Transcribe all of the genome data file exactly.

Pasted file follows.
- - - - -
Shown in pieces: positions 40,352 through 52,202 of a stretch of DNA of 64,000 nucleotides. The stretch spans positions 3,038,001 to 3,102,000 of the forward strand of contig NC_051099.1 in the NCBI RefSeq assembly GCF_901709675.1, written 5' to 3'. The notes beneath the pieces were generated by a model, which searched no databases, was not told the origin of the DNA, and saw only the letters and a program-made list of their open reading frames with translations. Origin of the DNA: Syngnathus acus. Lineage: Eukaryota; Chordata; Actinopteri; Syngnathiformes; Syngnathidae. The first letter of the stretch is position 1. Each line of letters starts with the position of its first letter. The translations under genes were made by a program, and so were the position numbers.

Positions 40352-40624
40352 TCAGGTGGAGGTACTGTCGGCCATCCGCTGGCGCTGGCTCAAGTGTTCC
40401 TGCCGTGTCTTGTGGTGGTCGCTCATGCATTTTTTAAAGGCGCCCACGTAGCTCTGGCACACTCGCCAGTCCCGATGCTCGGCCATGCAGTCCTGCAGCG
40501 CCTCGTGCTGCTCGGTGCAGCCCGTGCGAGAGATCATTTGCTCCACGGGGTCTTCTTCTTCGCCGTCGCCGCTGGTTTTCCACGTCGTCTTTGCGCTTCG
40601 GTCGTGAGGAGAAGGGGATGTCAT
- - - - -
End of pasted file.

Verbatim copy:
Shown in pieces: positions 40,352 through 52,202 of a stretch of DNA of 64,000 nucleotides. The stretch spans positions 3,038,001 to 3,102,000 of the forward strand of contig NC_051099.1 in the NCBI RefSeq assembly GCF_901709675.1, written 5' to 3'. The notes beneath the pieces were generated by a model, which searched no databases, was not told the origin of the DNA, and saw only the letters and a program-made list of their open reading frames with translations. Origin of the DNA: Syngnathus acus. Lineage: Eukaryota; Chordata; Actinopteri; Syngnathiformes; Syngnathidae. The first letter of the stretch is position 1. Each line of letters starts with the position of its first letter. The translations under genes were made by a program, and so were the position numbers.

Positions 40352-40624
40352 TCAGGTGGAGGTACTGTCGGCCATCCGCTGGCGCTGGCTCAAGTGTTCC
40401 TGCCGTGTCTTGTGGTGGTCGCTCATGCATTTTTTAAAGGCGCCCACGTAGCTCTGGCACACTCGCCAGTCCCGATGCTCGGCCATGCAGTCCTGCAGCG
40501 CCTCGTGCTGCTCGGTGCAGCCCGTGCGAGAGATCATTTGCTCCACGGGGTCTTCTTCTTCGCCGTCGCCGCTGGTTTTCCACGTCGTCTTTGCGCTTCG
40601 GTCGTGAGGAGAAGGGGATGTCAT